Incisive Thoughts on Constitutional Reform for Sri Lanka — Here & Now

Jayampathy Wickramaratne in Q and A with Manjula Fernando… in Sunday Observer, 6 December 2015

Q: Is there a necessity for a new Constitution for Sri Lanka. India’s Constitution was drafted in 1950 and even after 100 amendments, no government thought of replacing it?

A: In India, according to the Supreme Court, the basic structure of the Constitution cannot be changed. But in our case, the 1978 Constitution was modeled on a presidential form of government with a strong executive at the centre. Today there is a mandate for the abolition of the Executive Presidency. It calls for fundamental changes to the present constitutional structure. No new Constitution can be built on the existing structure, that is the reason why we need a new Constitution.

jayampathy-wikramaratna-J Pic from

Q: The main allegations against the two Republican Constitutions of Sri Lanka is that they were violent and caused division and heightened suspicion among communities. Your comments?

A: The 1972 Constitution and 1978, as originally enacted are basically majoritarian Constitutions. While the 1972 Constitution had very good features such as the breakaway from the British crown, the introduction of fundamental rights, it also set up a centralised structure dominated by the majority. For example even the safeguards for public servants were taken away. I understand the need to ensure that the public service works in accordance with the decisions taken by the executive but without stopping there even appointments, transfers, disciplinary control and dismissal of public service and the police were brought under the Cabinet of Ministers. The 1978 Constitution followed suit and made it worse.

Q: How do you propose to do that, have you come up with any suggestions?

A: Yes and no. These issues have been talked about for the last so many years. With regard to the presidential form of government, we have been having a 37-year-old debate. The people’s voice is clear – they want to do away with the Executive Presidency. The APRC proposals were tested a few months before the end of the war. A large number of people, even among the Sinhalese endorsed these proposals. When the poll was re-conducted one year after the war, the support for an APRC type of a political solution had shot up to nearly 80 per cent. These figures speak for themselves.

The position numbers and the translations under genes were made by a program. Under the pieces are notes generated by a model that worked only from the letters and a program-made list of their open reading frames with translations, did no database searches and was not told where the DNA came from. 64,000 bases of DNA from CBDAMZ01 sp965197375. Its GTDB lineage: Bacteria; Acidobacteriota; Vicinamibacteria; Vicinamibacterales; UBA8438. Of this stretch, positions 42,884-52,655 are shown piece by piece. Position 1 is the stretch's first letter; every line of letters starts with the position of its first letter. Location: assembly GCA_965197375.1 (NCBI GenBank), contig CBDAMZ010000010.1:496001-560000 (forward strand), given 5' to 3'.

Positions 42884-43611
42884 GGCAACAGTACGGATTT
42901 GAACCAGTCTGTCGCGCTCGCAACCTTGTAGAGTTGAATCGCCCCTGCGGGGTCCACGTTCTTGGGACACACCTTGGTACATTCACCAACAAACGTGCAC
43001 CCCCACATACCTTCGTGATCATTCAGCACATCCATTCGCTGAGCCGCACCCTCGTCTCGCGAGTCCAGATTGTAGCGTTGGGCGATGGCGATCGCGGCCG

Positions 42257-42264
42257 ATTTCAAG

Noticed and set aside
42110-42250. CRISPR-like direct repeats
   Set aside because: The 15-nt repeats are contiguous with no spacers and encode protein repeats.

A Tamil academic told me once, Tamil hardliners don’t want a political solution but a hardline government in Colombo because they stand to benefit from that.

Q: But there are concerns that the LTTE is re-grouping elsewhere and the demand for a separate state is still valid?

A: The LTTE was defeated in Sri Lanka but the LTTE is out there. The LTTE is a fringe group now. Some individuals in the Tamil diaspora whose names were taken out from the banned list, used to be pro-LTTE and argue with us. But its refreshing to see that some of them have renounced violence and accept that the ethnic issue needs a political solution.

Q: There will not be any loose provisions in the new Constitution to fuel cessation?

A: There will be clear safeguards against cessation, in fact there were such safeguards in the 2000 draft Constitution also, provisions to outlaw separatism.

Q: There is the 1987 example, former Chief Minister Varadarajah Perumal unilaterally declared independence.

A: I am not defending what the Vardarajah Perumal administration did. But what led to that was the negation of the 13th Amendment and mollycoddling the LTTE. The LTTE wanted to eliminate the Varadarajah Perumal administration. The declaration was foolish and they accept it now. But when separatist elements are roped into a political solution, those devolved powers were never used to separate. There is not a single example in the world. In Scotland, it was on the brink of leaving the UK. It was a separate kingdom forced into the United Kingdom against the wishes of the Scottish people.